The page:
The paediatrician's great toil on behalf of tiny lives

Dr Zsuzsoka Kecskes in the neonatal intensive care unit at the Centenary Hospital for Women and Children, Canberra.
Dr Zsuzsoka Kecskes in the neonatal intensive care unit at the Centenary Hospital for Women and Children, Canberra. Photo: Jeffrey Chan

Zsuzsoka Kecskes is confronted with constant reminders of battles fought and obstacles overcome every time she sits down at her desk in the new women's and children's hospital at Canberra Hospital.

Like paediatricians everywhere, she has a wall covered in a montage of drawings, clumsily written letters and cards and photographs of happy and smiling faces. Each represents a small life she has touched in her work as director of the neonatal department.

While all doctors save lives, the work of a paediatrics specialist is particularly important. If you pull an ailing infant back from the brink you may be giving somebody another 80 or 90 years of life.

Dr Kecskes, a mother of two, says it is a given she loves children and working with families. ''Of course I love children, I like working with families,'' she said. ''I wouldn't be much good at my job if I didn't, would I?''

One of the attractions is working with young people: babies, infants and children with their whole lives in front of them, and young parents who want to do the very best they can for the lives they are responsible for.

''I used to be younger than them [the parents] but now I am older,'' Dr Kecskes said.

That comes in handy given her job is treating families, not just the individual patient. Babies are the greatest challenge.

''We know so little about them; we have to be so careful. They are so small and so vulnerable; everything has to be safe. You have to ask yourself, 'do I need to do this procedure?' You need to treat them differently [than an older patient]. You can't do a thing without the support of the family.''

Then there is the problem that you have a patient who can't verbalise what they are feeling or what their symptoms are. On the plus side, most children are born fighters.


''Babies are resilient; they are capable of dramatic turnarounds [in health]. I remember one who I was so sure we were going to lose. That child is six now,'' she said.

Time and technology have been on the doctors' side in recent decades. While children still die as a result of trauma or disease, their odds of survival once they reach hospital are continually improving.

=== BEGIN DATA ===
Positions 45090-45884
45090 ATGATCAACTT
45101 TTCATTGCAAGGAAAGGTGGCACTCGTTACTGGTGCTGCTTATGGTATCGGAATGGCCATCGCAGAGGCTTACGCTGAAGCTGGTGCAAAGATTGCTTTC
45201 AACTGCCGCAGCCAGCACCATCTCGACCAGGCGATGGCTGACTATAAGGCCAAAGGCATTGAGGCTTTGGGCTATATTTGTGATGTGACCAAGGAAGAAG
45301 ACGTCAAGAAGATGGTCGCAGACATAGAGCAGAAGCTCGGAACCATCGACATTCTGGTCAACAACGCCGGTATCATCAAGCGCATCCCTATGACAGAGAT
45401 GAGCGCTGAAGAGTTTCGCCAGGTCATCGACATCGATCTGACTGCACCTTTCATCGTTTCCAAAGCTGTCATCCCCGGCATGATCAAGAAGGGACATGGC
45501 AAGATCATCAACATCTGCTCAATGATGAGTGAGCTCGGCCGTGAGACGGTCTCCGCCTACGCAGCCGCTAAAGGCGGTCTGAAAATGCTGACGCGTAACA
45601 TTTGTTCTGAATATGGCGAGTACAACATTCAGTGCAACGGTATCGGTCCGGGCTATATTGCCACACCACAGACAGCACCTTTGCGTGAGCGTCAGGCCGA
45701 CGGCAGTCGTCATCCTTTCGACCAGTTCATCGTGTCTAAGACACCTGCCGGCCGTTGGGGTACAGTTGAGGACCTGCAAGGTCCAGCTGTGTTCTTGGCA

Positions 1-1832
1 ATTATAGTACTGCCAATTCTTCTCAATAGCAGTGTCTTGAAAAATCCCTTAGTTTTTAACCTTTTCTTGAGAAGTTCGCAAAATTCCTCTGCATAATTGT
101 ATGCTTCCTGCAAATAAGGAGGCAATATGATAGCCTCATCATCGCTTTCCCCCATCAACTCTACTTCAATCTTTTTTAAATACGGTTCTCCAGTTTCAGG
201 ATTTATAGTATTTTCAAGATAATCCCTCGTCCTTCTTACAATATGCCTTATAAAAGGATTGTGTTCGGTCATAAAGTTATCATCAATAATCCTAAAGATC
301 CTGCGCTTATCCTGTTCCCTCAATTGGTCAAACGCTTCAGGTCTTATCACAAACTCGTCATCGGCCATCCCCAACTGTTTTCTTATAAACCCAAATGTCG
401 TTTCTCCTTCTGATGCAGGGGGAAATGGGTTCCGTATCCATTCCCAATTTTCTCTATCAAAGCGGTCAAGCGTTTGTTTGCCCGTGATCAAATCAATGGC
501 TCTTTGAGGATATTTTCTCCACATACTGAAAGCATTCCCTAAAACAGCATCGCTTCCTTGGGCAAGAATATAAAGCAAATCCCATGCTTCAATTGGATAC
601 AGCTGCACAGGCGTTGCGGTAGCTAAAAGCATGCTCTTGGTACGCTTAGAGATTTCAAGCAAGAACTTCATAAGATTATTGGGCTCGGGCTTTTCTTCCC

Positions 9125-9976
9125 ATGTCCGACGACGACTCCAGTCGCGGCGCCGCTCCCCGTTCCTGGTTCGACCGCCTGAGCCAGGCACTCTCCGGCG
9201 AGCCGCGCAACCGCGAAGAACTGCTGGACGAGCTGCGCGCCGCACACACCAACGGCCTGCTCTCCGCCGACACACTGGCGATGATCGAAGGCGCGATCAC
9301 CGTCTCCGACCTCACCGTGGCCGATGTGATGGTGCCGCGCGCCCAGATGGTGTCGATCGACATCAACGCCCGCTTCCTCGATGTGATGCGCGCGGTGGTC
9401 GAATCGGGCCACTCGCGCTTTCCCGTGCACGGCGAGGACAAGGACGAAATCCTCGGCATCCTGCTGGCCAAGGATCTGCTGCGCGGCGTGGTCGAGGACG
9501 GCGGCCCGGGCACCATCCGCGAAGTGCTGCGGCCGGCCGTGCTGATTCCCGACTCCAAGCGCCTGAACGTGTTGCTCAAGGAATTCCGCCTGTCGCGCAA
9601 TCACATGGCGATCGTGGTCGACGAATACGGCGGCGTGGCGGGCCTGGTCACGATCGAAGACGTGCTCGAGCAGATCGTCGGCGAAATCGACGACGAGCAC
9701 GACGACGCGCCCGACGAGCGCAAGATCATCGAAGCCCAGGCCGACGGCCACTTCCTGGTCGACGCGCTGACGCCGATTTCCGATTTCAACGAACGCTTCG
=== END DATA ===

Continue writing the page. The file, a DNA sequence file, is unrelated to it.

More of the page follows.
''Some babies always stick in your mind. One was very, very sick. It was, of course, the middle of the night. We were at the end of our tether; we had tried everything. [Then] the parents allowed me to use a drug that was little known here but in common use in Scandinavia.

''I just looked at this baby and I wanted to see her run around. I desperately did not want her to die. I was going to do everything I could to turn it around. We work very hard; sometimes you are at the bedside of a baby for 36 hours straight.

''People think you are nuts. There are so many babies here and you are spending all that time with this one. [But] this is the one that really needs you. It is not about your knock-off time or going home.

''Losing a child patient can be terribly hard - but it is manageable so long as the doctor knows, and the parents know, that everything that could have been done was done and was done properly.

''Sometimes babies die. When babies die you need to be with the family. You have to let them be sure you couldn't have done anything better. You have to be satisfied [that that is true]. You want to be able to look at yourself in the mirror; you want to know, when you see the parents at Woolies that we [the hospital] did everything that was known to baby science.''

For the past five years Dr Kecskes' life has been dominated by the planning and construction of the new Centenary Hospital for Women and Children adjacent to the existing hospital's site. It incorporates a Ronald McDonald House, much improved ward and patient facilities, and the best medical technology available.

Dr Kecskes worked hard to make sure that what was built gave patients what they wanted and needed, not just a bigger and better version of what had been there before.

One innovation, which she picked up during a conference in Europe, is the installation of webcams over beds so that parents and family members unable to come to the hospital can log on and see how their child is doing.

''Forty per cent of our patients come from outside the ACT,'' she said. ''Often only one parent can stay here with the child. Other family members don't get the chance to make a connection with the child or infant. This gives them that.''

Other hospitals around Australia are now interested in adopting the technology.

Dr Kecskes has never worked a 40-hour week and, in turn, expects others to provide what is necessary to do the best for her patients.

''We need to throw all the resources we can at paediatrics,'' she said. ''That is the future; these babies are the ones who are going to pay taxes for my pension and look after me when I get old.

''Yes, it is a lot of hard work. We follow them up until they are three years old. When you see a three-year-old laughing and smiling you know it is worth it.

''It's great [my job]. I love it. It is the bloody best.''